For both parties, the race between U.S. Rep. Pete Sessions and Colin Allred is bigger than one seat
Sessions, a Dallas Republican, is one of the most powerful Texans in Congress, making the battle for the seat about more than just determining which party controls the U.S. House.
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RICHARDSON — There is no more valued advocate U.S. House Democrats send to support a congressional candidate than U.S. Rep. John Lewis, the Georgia Democrat, civil rights icon and close ally of Martin Luther King Jr.
And on Saturday in the middle of early voting, Lewis chose to rally behind attorney and former NFL player Colin Allred, who is in a dogfight against longtime Republican U.S. Rep. Pete Sessions for this North Dallas 32nd District.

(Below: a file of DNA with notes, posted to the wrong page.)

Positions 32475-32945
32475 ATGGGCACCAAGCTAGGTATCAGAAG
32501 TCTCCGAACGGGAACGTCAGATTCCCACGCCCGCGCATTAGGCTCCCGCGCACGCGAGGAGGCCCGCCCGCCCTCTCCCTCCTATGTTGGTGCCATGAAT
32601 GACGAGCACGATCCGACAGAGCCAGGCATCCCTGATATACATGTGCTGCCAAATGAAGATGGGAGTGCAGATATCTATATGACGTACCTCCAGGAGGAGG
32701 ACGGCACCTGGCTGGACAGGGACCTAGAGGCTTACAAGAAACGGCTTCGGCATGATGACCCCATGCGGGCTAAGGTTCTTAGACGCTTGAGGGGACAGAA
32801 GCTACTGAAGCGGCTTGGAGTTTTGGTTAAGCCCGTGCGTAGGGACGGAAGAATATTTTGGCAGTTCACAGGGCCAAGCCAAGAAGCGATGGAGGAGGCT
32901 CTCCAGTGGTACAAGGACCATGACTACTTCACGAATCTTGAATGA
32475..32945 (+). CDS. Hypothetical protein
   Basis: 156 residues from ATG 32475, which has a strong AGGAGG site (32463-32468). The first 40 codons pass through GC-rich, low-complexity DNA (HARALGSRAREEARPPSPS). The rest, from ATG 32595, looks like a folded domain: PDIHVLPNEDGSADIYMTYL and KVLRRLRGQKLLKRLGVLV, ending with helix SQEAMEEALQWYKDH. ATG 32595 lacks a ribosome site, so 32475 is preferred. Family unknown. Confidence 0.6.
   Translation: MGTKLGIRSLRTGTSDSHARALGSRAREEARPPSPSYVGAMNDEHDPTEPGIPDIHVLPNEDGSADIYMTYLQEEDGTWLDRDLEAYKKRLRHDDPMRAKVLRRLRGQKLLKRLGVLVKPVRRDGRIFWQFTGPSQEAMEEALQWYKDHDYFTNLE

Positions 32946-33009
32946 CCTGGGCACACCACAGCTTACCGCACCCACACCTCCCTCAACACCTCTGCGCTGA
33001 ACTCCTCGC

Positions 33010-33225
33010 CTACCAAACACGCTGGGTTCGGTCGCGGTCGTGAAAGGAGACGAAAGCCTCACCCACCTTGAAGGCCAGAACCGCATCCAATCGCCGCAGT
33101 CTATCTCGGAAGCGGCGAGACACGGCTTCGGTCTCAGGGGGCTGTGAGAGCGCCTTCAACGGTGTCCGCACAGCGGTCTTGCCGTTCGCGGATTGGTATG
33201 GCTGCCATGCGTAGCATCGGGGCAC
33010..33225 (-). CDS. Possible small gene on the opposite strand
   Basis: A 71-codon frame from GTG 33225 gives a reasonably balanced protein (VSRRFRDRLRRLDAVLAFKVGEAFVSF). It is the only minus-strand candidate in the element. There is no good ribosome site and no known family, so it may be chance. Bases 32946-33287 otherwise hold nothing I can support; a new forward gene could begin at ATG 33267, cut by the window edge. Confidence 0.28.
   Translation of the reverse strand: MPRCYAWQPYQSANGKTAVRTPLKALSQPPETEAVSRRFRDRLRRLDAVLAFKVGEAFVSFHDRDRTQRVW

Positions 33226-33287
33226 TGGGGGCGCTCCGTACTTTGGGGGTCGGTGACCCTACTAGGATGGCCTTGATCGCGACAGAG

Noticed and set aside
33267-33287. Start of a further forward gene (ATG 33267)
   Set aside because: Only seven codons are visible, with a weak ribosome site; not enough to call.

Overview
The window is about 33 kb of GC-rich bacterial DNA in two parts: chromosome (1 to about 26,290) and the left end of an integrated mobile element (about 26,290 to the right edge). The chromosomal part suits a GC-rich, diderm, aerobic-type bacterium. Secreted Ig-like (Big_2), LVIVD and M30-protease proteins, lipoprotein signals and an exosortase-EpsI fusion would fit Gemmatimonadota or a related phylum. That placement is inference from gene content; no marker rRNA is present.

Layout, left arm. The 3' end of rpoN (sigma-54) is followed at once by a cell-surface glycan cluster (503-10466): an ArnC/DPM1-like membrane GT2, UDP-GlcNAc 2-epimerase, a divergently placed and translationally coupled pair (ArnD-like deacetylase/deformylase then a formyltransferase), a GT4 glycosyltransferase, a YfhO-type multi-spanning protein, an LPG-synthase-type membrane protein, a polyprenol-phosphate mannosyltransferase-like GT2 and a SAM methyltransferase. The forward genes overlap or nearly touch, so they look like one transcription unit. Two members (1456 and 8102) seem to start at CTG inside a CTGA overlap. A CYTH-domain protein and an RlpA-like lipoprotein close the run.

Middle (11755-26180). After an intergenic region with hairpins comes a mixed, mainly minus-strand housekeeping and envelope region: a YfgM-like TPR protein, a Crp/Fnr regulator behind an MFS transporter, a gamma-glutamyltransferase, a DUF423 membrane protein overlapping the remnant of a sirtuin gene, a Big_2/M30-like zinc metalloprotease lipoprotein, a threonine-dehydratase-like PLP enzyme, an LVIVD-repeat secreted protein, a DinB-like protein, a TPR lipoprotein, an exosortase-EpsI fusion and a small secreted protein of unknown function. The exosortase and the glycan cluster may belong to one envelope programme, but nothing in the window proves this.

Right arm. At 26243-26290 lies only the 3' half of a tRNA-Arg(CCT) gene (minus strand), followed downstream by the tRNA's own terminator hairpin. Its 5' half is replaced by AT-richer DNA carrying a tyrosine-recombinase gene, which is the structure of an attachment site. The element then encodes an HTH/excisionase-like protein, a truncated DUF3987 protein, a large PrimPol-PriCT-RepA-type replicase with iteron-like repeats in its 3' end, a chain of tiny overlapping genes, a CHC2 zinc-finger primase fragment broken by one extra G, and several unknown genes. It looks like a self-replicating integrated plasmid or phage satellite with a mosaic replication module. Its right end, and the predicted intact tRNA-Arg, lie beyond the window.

That Lewis would come here underscored just how high the stakes are for the party to win this seat — and to take down one of the most powerful Texans in Congress.
“I heard of long before I met him, heard of his great work,” Lewis said of Allred. “And I wanted to come and there were people saying you should go to Texas, and I was ready to go.”
“Everywhere we go, we’ve been mobbed,” Allred said of campaigning with his hero.
Both parties' operatives say they have reason to be optimistic about their respective candidates' chances. The early vote totals all over Texas are breaking historical precedent, and the increasing sense in places like the 32nd District is that nobody really knows whether the voters are going to come down in favor of Sessions or Allred.